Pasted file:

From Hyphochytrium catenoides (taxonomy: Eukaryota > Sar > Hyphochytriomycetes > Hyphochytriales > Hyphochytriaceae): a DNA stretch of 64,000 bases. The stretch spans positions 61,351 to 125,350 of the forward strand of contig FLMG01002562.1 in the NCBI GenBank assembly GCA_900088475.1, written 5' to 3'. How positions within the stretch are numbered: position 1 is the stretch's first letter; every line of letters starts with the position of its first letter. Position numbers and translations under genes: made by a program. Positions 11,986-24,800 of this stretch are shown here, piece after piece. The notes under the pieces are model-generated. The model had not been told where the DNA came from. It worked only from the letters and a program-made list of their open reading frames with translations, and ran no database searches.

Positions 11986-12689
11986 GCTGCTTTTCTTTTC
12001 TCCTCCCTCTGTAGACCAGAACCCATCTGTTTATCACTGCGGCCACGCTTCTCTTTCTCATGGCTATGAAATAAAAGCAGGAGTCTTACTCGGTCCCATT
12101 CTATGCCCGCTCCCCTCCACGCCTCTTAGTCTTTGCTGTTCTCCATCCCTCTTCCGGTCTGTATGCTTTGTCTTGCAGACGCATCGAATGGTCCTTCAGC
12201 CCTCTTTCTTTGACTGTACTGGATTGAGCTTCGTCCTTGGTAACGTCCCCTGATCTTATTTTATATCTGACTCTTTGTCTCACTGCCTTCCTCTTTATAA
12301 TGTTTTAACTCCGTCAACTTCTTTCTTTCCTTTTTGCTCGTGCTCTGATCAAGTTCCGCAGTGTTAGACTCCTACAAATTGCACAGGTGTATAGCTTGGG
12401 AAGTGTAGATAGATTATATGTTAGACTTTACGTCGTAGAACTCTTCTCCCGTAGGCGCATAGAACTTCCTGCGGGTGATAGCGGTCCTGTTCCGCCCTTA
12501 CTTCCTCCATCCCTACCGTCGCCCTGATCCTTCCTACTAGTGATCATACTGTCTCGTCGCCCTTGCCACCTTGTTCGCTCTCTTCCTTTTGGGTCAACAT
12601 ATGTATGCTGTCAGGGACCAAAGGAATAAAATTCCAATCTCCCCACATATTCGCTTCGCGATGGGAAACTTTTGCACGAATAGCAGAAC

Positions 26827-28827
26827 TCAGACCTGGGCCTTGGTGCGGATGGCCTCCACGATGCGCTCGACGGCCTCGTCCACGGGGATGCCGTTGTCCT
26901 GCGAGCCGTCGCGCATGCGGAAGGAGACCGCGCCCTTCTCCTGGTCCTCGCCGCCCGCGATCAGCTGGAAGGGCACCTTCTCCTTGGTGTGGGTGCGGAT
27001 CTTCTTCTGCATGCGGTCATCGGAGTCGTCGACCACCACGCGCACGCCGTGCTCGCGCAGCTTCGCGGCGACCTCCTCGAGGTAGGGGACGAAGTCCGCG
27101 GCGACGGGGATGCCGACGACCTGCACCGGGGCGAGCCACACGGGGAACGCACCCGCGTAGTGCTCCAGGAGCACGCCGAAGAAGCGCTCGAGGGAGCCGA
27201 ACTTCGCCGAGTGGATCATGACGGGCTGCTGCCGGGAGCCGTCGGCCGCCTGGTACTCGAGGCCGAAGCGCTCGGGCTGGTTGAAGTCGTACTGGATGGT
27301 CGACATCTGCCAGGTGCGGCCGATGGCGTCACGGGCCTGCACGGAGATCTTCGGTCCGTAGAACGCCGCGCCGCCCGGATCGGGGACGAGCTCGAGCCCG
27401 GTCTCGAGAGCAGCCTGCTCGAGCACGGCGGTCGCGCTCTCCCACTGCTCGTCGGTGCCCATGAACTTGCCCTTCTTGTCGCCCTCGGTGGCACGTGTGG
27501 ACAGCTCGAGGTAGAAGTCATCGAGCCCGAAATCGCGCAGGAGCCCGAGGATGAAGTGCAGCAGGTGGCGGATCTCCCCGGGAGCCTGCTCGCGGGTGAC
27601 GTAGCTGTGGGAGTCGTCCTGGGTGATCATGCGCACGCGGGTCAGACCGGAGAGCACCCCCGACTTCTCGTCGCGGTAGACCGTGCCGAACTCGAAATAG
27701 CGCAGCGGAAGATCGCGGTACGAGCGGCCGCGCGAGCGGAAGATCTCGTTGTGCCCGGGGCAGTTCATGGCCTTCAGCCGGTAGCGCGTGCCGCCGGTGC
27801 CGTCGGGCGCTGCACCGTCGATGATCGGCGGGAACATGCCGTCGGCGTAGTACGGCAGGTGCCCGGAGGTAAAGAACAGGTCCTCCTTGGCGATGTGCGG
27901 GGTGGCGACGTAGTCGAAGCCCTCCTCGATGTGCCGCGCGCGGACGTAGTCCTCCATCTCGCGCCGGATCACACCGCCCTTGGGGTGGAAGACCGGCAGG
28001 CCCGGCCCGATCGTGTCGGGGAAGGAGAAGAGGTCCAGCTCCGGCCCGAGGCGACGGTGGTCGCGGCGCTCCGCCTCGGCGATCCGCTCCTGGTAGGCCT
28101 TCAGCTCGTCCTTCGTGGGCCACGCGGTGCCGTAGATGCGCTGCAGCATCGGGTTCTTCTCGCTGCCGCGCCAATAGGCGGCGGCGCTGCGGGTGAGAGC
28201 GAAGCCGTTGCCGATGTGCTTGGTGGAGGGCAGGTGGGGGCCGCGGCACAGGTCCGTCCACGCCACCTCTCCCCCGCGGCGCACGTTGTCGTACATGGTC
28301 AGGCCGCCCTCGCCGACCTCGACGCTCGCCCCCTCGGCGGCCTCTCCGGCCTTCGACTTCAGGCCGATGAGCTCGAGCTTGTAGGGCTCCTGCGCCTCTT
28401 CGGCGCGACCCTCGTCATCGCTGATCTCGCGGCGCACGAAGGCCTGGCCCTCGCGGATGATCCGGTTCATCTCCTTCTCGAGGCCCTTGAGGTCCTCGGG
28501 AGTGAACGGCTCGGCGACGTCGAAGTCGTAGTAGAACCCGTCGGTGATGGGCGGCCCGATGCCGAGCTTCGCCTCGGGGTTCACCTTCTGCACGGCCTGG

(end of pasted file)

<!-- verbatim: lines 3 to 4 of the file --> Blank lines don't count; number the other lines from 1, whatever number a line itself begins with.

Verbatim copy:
11986 GCTGCTTTTCTTTTC
12001 TCCTCCCTCTGTAGACCAGAACCCATCTGTTTATCACTGCGGCCACGCTTCTCTTTCTCATGGCTATGAAATAAAAGCAGGAGTCTTACTCGGTCCCATT